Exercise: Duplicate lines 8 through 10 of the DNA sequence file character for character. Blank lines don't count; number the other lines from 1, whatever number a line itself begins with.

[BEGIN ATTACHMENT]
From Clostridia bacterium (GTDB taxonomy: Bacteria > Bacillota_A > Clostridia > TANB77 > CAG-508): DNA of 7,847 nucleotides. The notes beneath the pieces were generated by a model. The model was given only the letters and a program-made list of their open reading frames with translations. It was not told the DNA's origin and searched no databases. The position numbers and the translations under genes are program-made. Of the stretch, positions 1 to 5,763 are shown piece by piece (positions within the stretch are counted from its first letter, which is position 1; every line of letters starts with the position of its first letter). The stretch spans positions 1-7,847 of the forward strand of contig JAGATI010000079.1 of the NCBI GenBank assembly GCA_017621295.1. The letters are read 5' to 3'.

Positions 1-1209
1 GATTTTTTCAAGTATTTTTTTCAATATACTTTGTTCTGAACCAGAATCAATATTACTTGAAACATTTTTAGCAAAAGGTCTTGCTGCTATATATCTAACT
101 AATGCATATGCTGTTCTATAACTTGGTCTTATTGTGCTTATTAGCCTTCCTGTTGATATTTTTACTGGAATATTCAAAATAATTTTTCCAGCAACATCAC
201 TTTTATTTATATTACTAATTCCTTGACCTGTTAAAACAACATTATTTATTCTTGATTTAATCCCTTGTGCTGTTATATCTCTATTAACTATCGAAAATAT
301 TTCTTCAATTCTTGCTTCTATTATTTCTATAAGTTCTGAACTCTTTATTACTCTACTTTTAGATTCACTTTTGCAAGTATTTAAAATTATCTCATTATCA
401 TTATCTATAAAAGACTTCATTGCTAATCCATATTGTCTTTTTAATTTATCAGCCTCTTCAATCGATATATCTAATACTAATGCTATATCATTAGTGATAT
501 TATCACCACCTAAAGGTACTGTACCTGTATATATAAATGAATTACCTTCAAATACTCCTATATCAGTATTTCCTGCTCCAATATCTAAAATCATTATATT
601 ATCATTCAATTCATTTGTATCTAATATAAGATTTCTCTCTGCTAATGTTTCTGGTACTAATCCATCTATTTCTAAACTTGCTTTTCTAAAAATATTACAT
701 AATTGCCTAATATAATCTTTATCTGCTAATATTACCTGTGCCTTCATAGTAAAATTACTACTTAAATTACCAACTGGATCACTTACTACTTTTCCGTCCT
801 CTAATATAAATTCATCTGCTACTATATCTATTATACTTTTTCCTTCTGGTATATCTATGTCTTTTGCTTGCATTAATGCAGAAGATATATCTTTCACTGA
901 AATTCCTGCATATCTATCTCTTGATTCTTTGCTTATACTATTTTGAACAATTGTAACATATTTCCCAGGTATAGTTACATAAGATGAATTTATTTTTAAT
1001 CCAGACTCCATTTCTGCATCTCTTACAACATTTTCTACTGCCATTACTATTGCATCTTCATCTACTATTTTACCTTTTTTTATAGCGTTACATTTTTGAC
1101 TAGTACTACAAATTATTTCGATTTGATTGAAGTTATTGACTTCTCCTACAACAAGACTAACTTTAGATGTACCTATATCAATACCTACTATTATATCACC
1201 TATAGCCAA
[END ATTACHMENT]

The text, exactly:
501 TATCACCACCTAAAGGTACTGTACCTGTATATATAAATGAATTACCTTCAAATACTCCTATATCAGTATTTCCTGCTCCAATATCTAAAATCATTATATT
601 ATCATTCAATTCATTTGTATCTAATATAAGATTTCTCTCTGCTAATGTTTCTGGTACTAATCCATCTATTTCTAAACTTGCTTTTCTAAAAATATTACAT
701 AATTGCCTAATATAATCTTTATCTGCTAATATTACCTGTGCCTTCATAGTAAAATTACTACTTAAATTACCAACTGGATCACTTACTACTTTTCCGTCCT